Understanding Your Numbers Nicely Done!
Aug 05, 2021 by Roger Scherping
I share a lot of stories from my experiences of companies that do not understand their numbers and the price they pay for that in terms of poor decision making or missed opportunities. Well, today I get to share an example of the opposite: A company that is adamant about understanding their numbers!
I have a manufacturing client that prepares quotes for prospects that might want to have them manufacture a part for them. To prepare a quote, my client wants to include all of the costs that will go into producing that product. To that they add a markup, and that gets them a price to quote to the prospect. This is probably no different than what you do in your business.
In manufacturing, however, it can sometimes be very difficult to determine your true costs. You have material costs and the direct cost of the employees who work on the job. But what about all of the other costs? You have fringe benefits on labor, and you also have all of the other costs of running the shop. The latter are costs that cannot be tied directly to any job but instead apply to all of the jobs. How do you account for them to ensure that you get all of your costs included in your quote?
My client wanted to know their shop rate. That is, they wanted to know what their total cost is of one hour of activity in their shop. They needed that to be sure they are covering all of their costs. Then they would just add material costs to determine their final cost in doing a quote.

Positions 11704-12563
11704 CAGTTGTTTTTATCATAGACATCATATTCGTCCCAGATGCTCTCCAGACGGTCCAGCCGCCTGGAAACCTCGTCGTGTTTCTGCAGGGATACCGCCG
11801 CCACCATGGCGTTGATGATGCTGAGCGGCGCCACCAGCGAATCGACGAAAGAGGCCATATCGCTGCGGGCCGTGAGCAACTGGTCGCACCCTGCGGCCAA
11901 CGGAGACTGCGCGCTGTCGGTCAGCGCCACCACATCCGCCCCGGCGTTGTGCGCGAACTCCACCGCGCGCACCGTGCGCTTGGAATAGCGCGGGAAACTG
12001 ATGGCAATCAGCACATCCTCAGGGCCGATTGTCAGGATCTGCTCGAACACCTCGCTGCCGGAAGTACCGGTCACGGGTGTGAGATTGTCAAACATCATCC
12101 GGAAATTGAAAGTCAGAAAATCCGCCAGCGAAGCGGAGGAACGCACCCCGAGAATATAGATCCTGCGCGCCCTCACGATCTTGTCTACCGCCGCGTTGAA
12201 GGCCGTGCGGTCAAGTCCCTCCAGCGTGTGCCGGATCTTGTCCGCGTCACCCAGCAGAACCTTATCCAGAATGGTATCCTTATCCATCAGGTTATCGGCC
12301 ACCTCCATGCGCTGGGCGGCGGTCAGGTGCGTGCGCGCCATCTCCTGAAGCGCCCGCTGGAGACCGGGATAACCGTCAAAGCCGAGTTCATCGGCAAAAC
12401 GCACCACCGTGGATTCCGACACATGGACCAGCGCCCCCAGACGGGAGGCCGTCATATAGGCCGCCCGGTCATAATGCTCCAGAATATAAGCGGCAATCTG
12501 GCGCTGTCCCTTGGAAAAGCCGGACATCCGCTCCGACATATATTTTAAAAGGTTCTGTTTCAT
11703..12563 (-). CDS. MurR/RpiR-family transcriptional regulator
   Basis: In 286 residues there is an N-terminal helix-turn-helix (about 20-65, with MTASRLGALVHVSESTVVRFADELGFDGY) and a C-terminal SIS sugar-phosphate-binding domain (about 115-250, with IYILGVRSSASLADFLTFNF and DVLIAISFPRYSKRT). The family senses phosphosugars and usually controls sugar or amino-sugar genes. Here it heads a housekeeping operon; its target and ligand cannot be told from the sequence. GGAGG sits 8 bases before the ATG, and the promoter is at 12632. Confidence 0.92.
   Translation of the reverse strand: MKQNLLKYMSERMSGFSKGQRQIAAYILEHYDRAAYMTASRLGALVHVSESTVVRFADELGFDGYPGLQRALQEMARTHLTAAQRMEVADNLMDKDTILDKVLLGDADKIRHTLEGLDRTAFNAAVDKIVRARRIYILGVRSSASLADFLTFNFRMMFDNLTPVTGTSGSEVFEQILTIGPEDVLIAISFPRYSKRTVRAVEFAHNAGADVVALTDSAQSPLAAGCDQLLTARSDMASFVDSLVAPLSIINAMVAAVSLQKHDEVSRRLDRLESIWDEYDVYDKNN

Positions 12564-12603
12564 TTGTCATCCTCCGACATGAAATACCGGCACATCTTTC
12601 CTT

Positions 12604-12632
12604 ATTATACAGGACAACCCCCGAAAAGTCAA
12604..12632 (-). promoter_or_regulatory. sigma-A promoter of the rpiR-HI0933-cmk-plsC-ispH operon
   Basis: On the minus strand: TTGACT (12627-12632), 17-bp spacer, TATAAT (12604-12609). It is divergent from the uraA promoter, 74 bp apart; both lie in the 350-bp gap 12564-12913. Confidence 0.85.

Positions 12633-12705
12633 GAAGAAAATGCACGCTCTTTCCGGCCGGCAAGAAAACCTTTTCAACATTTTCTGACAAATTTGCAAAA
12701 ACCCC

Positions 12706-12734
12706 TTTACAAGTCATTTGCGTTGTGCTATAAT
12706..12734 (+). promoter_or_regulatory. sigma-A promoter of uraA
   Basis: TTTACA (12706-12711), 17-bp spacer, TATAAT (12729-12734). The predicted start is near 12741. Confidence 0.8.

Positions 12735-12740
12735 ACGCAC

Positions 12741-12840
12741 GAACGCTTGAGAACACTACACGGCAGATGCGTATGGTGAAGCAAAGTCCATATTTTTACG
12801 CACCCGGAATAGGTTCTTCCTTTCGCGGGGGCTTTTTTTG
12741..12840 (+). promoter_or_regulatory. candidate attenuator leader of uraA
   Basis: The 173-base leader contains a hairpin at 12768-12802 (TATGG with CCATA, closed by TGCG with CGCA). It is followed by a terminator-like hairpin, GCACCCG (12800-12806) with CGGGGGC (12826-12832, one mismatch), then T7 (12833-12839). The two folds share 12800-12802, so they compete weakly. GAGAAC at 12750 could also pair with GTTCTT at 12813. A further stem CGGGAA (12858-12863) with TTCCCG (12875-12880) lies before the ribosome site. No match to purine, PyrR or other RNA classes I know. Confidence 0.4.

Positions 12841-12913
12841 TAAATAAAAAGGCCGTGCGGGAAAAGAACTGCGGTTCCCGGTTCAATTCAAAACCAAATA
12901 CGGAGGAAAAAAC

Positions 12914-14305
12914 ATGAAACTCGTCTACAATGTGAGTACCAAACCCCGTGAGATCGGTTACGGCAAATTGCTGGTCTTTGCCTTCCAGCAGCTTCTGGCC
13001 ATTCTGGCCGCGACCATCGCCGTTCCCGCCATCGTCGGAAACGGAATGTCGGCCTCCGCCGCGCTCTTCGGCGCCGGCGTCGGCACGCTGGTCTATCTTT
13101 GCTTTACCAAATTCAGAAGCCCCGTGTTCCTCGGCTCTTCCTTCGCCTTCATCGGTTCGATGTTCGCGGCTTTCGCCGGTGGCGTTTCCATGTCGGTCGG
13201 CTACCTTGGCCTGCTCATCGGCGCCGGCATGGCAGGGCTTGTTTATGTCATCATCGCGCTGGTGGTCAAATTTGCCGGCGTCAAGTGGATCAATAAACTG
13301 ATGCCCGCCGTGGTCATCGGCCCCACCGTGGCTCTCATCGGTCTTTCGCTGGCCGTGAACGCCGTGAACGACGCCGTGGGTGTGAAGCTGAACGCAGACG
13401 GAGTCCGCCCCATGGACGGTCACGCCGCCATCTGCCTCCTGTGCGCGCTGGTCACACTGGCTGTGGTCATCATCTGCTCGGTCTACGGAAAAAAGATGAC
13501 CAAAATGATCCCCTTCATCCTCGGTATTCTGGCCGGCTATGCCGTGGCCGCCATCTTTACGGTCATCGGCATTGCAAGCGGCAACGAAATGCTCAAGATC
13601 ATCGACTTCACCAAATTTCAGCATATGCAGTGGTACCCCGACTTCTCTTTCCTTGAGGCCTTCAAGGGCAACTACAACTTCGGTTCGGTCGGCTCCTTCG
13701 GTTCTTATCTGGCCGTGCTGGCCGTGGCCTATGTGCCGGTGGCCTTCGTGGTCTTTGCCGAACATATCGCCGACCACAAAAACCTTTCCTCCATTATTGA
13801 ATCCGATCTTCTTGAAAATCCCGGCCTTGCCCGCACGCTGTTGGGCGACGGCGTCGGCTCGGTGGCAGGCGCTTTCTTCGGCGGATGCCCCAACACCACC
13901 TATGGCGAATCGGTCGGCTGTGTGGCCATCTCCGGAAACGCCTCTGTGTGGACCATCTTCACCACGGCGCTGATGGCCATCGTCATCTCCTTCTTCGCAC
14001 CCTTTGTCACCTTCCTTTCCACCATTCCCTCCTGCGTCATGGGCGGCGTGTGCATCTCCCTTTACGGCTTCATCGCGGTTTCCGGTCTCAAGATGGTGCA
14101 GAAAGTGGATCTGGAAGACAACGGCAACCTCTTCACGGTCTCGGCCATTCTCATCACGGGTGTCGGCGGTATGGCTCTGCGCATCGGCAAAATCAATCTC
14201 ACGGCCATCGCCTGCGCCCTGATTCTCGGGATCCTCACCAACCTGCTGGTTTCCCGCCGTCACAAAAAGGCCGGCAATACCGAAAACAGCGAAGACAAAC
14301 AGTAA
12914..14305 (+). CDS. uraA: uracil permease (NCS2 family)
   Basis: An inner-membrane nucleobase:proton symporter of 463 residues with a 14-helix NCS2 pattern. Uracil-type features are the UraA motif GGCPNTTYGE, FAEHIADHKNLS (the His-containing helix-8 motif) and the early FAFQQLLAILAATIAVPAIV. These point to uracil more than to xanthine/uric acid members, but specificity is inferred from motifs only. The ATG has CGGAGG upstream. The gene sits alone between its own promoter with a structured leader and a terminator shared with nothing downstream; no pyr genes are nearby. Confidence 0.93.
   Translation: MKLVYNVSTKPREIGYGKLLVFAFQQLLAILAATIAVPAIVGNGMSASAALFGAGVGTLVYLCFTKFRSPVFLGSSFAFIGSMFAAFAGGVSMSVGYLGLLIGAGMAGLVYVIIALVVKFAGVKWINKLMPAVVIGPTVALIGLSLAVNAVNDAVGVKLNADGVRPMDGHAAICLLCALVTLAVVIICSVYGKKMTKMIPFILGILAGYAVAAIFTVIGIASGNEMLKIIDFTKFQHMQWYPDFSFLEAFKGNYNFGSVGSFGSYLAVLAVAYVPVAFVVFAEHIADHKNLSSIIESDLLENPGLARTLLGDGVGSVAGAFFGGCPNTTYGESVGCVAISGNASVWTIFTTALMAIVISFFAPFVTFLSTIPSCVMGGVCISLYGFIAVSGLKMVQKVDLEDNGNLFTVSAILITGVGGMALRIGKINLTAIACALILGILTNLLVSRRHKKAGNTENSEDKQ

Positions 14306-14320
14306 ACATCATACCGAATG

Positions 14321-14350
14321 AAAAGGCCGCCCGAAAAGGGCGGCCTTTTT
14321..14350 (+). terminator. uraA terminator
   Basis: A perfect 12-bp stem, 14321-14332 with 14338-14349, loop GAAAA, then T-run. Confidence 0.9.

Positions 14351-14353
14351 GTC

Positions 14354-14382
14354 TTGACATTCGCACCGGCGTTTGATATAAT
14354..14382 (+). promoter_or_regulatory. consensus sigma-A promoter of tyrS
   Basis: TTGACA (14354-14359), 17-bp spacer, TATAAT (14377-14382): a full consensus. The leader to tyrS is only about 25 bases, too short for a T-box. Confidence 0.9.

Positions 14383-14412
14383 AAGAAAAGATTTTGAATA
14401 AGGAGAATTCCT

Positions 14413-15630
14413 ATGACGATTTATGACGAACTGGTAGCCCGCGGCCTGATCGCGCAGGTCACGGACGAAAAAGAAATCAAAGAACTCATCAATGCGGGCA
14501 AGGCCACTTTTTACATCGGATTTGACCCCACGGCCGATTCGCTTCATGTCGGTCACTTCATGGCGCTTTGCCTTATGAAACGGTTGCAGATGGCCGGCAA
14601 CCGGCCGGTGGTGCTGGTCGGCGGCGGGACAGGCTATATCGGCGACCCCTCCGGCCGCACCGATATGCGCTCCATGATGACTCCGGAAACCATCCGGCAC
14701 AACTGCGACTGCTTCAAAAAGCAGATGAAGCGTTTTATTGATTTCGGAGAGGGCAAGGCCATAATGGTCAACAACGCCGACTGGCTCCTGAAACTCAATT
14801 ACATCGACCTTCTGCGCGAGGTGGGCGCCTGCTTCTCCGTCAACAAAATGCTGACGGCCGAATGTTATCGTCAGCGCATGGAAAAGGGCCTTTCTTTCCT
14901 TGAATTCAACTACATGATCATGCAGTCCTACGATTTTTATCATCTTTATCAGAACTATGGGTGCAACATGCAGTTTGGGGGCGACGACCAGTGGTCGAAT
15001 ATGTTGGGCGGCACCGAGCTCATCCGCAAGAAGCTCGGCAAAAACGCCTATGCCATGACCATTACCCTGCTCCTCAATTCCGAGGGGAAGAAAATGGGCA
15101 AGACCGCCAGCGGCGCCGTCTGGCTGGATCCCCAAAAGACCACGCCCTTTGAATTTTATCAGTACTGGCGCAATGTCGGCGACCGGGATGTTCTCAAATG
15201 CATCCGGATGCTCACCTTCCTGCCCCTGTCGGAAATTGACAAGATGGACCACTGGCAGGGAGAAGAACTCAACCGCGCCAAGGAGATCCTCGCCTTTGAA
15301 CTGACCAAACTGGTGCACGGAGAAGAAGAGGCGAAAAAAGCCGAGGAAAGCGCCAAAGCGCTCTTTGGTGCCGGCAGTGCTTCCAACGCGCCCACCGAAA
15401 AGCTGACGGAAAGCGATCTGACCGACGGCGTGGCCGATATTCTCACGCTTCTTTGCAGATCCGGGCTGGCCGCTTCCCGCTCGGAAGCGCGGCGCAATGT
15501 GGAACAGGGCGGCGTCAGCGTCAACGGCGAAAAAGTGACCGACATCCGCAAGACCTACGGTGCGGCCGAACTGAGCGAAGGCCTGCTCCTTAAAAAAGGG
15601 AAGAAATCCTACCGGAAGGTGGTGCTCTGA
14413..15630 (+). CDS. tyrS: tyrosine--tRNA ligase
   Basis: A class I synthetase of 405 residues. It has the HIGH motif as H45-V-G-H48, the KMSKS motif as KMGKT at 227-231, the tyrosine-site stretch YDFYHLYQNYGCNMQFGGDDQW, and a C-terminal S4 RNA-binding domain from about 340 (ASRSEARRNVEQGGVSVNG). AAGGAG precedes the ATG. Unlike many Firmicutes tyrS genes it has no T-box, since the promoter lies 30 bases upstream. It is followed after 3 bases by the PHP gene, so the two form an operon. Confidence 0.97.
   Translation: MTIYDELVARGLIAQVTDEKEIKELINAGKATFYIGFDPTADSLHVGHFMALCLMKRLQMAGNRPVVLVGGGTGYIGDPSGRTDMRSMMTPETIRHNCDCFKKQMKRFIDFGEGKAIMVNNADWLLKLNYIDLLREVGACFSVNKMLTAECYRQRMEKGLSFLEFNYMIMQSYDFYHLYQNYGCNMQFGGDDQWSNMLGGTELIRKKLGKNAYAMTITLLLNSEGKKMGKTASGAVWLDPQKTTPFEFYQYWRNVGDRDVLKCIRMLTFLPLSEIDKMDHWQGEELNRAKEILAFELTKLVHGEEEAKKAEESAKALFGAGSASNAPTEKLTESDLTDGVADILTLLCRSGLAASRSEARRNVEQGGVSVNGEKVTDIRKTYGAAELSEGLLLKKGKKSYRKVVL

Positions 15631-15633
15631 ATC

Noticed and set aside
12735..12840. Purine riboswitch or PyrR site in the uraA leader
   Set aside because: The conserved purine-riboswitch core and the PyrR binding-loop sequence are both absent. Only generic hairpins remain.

They had previously been using a shop rate of $55 per hour, but it had been a while since they had recalculated that.
We started with what their average hourly rate is for the shop workers. We call this the direct labor rate, and it became the baseline. For them that was around $30 per hour.
Then we looked at all of the additional labor costs (what we call labor burden), things like unproductive time, payroll taxes, health insurance, and 401k costs. These costs added another $35 per hour. It is not unusual that the labor burden is actually higher than the direct labor rate. This was the second layer of their shop rate.
Finally we looked at everything that it took to run the shop, things like maintenance, supplies, and utilities. My client does not allocate those costs to the jobs. Those costs have to be paid for by all of the jobs, so we need to include them in the shop rate. We simply added up all of those costs and divided them by the actual number of direct labor hours, and we came up with $25 per hour for all of the other manufacturing costs.
Understand Your Numbers
Adding these three numbers together, we determined that it costs them $90 for one hour of activity in their shop. This knowledge is powerful! Now they can confidently use that number in their quotes and be certain that they are adequately capturing all of their costs.
Their new shop rate is almost twice their prior one! If they hadn’t taken the time to understand their numbers, they would have continued to quote jobs and understate their costs. This would have meant that they would be making less on every job than they thought they were. I can just see them reviewing their financial statements every month and just scratching their heads wondering why their gross margin is so low and why they are not making as much money as they thought they should!
That’s why we talk about how important it is to understand the numbers of your business. It is really not that difficult. It may take time, but it pays back in better decisions, less stress, and more profit. For you, understanding your numbers may mean knowing your profit by job, your average product cost, or your anticipated cash flow. Take the time to understand your numbers!
ProjectionSmart will not help you with your shop rate, but we will help you look forward to see your financial future. With a better view of where you are headed, you can make better decisions and capitalize on more opportunities. You will not be scratching your head trying to understand what is going on with your business.